Damp Proofing Your Home 101
Damp proofing is quite technical and is best left to the professionals. We share some good tips to help you beat damp in your home. It’s important to use an expert that is affiliated to the Waterproofing Federation of South Africa. It is much better to solve the root cause of the problem than to simply make a temporary decorative repair when it comes to damp. Damp proofing your home is always a good idea!
A damp proof course (DPC) is a physical barrier inserted into the fabric of a building to stop water passing from one place to another. This can be on a horizontal plane, stopping water rising up from the ground by being sucked up by the dry masonry above, or vertically to stop water passing from the outside of a building, though the masonry, to the inside. The most common material used is a waterproof plastic sheet.
When water leaks into your house not only is it unattractive and a health risk, but it weakens the structure. Leaking roofs, unsealed balconies and rising damp are common causes. Take the time to seal roof tiles and repair broken tiles. Make sure your balcony has proper drainage after storms and seal shower walls.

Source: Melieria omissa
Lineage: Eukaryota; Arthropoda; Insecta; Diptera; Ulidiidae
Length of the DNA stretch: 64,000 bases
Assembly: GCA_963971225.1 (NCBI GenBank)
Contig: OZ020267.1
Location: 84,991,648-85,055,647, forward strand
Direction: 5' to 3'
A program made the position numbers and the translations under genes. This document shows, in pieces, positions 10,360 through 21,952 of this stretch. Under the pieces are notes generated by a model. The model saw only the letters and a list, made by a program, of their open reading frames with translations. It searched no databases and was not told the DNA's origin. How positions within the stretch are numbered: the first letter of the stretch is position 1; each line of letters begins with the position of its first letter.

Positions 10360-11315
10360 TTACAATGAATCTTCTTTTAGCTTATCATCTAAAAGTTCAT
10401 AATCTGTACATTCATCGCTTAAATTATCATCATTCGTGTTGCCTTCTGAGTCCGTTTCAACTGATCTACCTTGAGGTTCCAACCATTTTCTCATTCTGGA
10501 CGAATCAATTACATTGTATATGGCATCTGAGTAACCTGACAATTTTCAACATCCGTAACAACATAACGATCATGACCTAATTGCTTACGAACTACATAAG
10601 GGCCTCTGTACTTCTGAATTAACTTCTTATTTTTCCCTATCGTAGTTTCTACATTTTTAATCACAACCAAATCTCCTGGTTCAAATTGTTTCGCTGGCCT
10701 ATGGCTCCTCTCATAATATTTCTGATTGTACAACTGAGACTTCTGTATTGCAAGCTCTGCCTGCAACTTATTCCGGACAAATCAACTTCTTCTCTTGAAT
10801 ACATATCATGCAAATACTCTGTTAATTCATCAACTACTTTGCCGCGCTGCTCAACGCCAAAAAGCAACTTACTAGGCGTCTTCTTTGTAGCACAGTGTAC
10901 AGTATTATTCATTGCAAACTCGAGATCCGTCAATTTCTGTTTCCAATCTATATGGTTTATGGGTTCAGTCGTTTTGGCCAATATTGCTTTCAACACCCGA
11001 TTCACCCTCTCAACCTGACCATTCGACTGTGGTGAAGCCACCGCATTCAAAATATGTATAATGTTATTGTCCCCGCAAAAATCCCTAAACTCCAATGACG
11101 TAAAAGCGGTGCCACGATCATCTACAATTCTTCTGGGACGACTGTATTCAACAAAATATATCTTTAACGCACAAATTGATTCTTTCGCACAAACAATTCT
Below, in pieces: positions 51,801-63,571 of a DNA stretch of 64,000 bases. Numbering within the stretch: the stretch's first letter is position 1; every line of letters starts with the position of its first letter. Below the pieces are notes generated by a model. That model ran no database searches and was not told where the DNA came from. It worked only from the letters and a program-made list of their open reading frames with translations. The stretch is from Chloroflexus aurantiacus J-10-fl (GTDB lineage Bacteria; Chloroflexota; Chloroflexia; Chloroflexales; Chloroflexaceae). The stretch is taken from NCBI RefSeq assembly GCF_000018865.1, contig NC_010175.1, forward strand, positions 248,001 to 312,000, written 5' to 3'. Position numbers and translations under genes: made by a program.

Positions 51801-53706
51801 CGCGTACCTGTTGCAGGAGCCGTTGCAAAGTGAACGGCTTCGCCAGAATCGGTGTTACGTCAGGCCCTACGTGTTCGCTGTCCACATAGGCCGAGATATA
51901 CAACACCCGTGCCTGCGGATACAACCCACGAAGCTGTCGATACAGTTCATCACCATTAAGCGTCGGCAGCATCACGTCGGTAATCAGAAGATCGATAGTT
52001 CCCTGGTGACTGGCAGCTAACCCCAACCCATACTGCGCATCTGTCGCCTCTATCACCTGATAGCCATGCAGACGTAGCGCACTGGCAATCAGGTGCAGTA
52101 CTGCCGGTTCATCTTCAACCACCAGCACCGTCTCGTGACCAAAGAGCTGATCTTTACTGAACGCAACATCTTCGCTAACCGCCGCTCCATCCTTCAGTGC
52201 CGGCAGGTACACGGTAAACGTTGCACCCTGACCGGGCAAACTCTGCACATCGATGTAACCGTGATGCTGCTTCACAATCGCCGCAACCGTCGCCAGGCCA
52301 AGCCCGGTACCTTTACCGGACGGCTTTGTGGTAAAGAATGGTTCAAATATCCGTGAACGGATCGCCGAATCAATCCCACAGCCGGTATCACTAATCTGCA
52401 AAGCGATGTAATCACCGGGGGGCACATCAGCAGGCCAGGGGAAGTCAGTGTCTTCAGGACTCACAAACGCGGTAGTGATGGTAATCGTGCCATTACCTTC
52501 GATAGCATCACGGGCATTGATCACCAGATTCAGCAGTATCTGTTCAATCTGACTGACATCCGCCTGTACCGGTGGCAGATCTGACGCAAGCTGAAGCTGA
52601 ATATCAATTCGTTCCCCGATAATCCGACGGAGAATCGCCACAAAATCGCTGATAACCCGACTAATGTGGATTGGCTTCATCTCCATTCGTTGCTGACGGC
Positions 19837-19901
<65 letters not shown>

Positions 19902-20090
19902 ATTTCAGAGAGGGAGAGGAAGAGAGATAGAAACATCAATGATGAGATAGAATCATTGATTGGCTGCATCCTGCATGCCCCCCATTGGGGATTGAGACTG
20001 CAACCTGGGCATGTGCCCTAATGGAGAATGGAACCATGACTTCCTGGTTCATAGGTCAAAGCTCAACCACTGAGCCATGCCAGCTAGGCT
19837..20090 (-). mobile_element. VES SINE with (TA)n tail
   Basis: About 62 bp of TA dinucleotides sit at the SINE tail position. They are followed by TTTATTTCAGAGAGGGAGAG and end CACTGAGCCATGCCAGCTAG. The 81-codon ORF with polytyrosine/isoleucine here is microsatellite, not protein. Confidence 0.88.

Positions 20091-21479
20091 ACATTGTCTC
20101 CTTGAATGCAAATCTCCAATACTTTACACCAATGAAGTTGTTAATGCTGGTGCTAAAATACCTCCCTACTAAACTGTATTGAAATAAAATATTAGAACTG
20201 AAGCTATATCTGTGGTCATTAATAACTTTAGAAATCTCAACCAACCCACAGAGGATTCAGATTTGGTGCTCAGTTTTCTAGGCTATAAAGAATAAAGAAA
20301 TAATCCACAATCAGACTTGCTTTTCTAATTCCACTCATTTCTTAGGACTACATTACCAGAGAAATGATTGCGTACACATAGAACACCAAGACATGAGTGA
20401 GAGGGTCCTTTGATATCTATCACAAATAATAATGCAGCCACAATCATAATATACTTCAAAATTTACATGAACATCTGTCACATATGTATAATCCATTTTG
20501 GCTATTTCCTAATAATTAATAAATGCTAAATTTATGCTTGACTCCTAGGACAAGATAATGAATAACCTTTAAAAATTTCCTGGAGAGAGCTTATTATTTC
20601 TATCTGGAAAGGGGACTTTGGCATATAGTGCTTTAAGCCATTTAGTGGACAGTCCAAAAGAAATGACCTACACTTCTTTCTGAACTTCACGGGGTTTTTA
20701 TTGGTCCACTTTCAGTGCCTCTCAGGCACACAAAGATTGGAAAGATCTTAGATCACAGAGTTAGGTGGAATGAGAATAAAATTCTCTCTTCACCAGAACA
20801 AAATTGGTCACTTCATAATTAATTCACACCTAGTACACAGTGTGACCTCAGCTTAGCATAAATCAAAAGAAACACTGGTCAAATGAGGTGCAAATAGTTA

If you have flaking and blistering paint or white salts appearing on your walls, then you have the usual signs of lateral or rising damp.
Where’s the Damp?
A problematic vertical damp course may cause lateral damp where the ground is higher than the internal floor level or on exterior walls where the plinth of the house is soil retaining. Showers and baths can have damp due to water seepage through the grout of the tile or condensation. Split level construction where the vertical damp course was omitted is a common shortcut by builders. You will also find damp around plastered plinths and in flower boxes
Lateral damp can be treated by ‘tanking’. Tanking is when you strip the plaster off the bricks and apply a cement sealant to the bare bricks to prevent damp penetration. You will then plaster the area with damp repellent cement in combination with a silicone injection. This is to prevent rising damp.
If a proper DPC was not installed during construction then it may be necessary to dig down and apply a good waterproofing system to the wall below ground level or to strip all the plaster below the DPC and down to the foundation level and waterproof your home.
If you suspect a damp problem, contact an expert immediately. Waterproofing your home will increase the value of your property. It will also limit future inconveniences that may arise from unsightly damp problems.
No one wants to be left in the rain. Make sure that does not happen to you by choosing suitable suppliers who can help with general moisture control, waterproofing, and repairs.